Second-Gen Involvement = Sweet Success(ion) for Family Business

Following a bountiful strawberry season, Heidi’s will bring sweet cherries and blueberries to market. (Image courtesy Heidi’s Farmstand and Bakery)

Second-generation family businesses play a crucial role in family-owned enterprises’ stability and growth. As highlighted in the Harvard Business Review, the second generation can make or break a family business’s future. While they inherit a legacy, they also face extraordinary challenges, such as managing relationships, implementing changes, and establishing their own identity. Research from the Smith Family Business Initiative at Cornell emphasizes that only about 30 percent of family businesses survive into the second generation. This brings to focus the importance of effective succession planning. Second-generation family business leaders can create a lasting and prosperous tradition by leveraging their inherited wisdom and adapting to market changes. 

Ivy Stoller in front of Husky statue
Ivy Stoller ’23 celebrates earning her Michigan Tech degree. (Image courtesy Ivy Stoller)

As a native Michigander, Ivy Stoller was born in downstate Lowell and made the trip up north to Houghton to pursue her education. Ivy graduated from Michigan Tech with a Bachelor of Science in Accounting, concentrating in data analytics, in the spring of 2023. During her time at MTU, Ivy was active in various clubs and student organizations. She participated in Kappa Sigma Iota (KSI Accounting Club) and was a member of the Volunteer Income Tax Assistance (VITA) program helping with tax returns for fellow MTU students and local community members. Additionally, Ivy was a member of Beta Gamma Sigma, an honor society for business students. Beyond academic achievements, Ivy cherished her time at Michigan Tech as a period of personal growth and building lifelong friendships. 

Ivy’s family owns a business called Heidi’s Farmstand & Bakery located on 30 acres in southern Lowell. The family farm was founded in 1949 with many functions: raising cattle, running a dairy operation, and growing corn, soybeans, and wheat. Its business operations were started in 2006 by Ivy’s parents in collaboration with her mom’s brother. Later in 2007, the business was sold to Ivy’s twin uncles. Now, since Ivy has graduated, the family plans on changing it to a joint venture between the uncles, Ivy, and at least one of her siblings.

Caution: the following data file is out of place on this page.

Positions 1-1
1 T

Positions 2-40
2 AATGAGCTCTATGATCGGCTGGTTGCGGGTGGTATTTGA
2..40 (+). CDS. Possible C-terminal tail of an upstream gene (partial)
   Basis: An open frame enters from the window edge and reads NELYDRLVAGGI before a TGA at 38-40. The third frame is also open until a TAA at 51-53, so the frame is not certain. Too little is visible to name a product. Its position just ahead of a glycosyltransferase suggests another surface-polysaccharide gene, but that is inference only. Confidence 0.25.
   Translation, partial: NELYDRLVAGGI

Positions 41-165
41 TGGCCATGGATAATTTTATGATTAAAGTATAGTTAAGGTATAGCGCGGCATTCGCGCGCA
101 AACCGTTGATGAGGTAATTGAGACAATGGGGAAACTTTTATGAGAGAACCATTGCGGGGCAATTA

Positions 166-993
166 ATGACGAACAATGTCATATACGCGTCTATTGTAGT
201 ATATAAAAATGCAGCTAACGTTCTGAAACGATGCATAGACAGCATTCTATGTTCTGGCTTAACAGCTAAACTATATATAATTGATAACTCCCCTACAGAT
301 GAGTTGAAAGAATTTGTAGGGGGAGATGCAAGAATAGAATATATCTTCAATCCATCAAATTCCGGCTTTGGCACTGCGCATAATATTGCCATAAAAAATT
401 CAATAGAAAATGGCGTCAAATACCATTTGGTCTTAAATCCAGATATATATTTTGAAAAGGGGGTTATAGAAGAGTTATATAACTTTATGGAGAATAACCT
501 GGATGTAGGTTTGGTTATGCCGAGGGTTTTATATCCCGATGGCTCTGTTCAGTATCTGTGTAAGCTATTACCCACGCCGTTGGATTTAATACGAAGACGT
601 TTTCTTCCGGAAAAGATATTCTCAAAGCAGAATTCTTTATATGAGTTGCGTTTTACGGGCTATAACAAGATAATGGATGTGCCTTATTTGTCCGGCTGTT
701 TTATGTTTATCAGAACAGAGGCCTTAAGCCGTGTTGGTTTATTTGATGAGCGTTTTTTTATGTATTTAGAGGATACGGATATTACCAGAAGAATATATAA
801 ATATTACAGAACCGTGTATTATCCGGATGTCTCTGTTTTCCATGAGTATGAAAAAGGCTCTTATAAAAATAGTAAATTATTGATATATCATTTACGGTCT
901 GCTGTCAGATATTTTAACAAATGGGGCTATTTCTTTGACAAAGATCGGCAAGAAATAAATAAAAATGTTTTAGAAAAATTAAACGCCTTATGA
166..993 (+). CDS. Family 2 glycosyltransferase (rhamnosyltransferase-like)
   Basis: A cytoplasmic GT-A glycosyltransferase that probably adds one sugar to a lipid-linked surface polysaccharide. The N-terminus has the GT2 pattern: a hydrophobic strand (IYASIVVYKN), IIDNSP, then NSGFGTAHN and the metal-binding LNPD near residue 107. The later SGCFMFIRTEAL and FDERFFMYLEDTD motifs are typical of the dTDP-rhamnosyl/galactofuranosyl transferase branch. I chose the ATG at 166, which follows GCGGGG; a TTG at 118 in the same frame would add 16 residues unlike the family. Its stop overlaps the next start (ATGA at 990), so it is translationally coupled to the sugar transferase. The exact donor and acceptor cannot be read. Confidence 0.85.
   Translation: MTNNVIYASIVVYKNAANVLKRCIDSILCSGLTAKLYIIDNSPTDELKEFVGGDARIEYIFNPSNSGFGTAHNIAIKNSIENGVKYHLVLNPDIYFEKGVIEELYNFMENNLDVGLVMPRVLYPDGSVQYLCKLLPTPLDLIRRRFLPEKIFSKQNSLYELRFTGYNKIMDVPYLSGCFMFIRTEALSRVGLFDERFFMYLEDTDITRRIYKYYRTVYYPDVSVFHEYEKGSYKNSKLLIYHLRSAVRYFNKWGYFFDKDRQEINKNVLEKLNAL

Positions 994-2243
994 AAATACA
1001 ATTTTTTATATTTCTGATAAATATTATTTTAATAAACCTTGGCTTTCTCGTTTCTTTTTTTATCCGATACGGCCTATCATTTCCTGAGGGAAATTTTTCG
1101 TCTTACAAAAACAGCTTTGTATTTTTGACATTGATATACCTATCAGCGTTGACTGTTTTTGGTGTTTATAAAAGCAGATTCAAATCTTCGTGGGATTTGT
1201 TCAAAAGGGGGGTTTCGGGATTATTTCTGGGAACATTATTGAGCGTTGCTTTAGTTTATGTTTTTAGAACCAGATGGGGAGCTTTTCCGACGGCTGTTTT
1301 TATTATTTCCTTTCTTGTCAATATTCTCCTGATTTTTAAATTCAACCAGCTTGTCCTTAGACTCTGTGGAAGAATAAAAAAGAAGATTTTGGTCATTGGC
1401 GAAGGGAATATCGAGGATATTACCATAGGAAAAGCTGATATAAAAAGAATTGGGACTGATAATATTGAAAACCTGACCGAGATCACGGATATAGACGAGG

Heidi’s Farmstand & Bakery cultivates a wide variety of fruits and vegetables, using five production greenhouses for hydroponic cultivation of tomatoes, lettuce, cucumbers, and peppers. During the spring, a portion of the greenhouses are dedicated to producing hanging baskets and flower planters. In the fall, the operation transforms into an agritourism destination featuring a corn maze, pumpkin picking, and various fall activities. The majority of their produce sales are conducted through the storefront, where they retail their vegetables and other bakery items. Their bakery items include donuts, muffins, bread, and pies. They also like to take part in local farmer’s markets and supply restaurants from around the area through a co-op.

An array of Lowell-grown lettuce (Image courtesy Heidi’s Farmstand and Bakery)

Made at Michigan Tech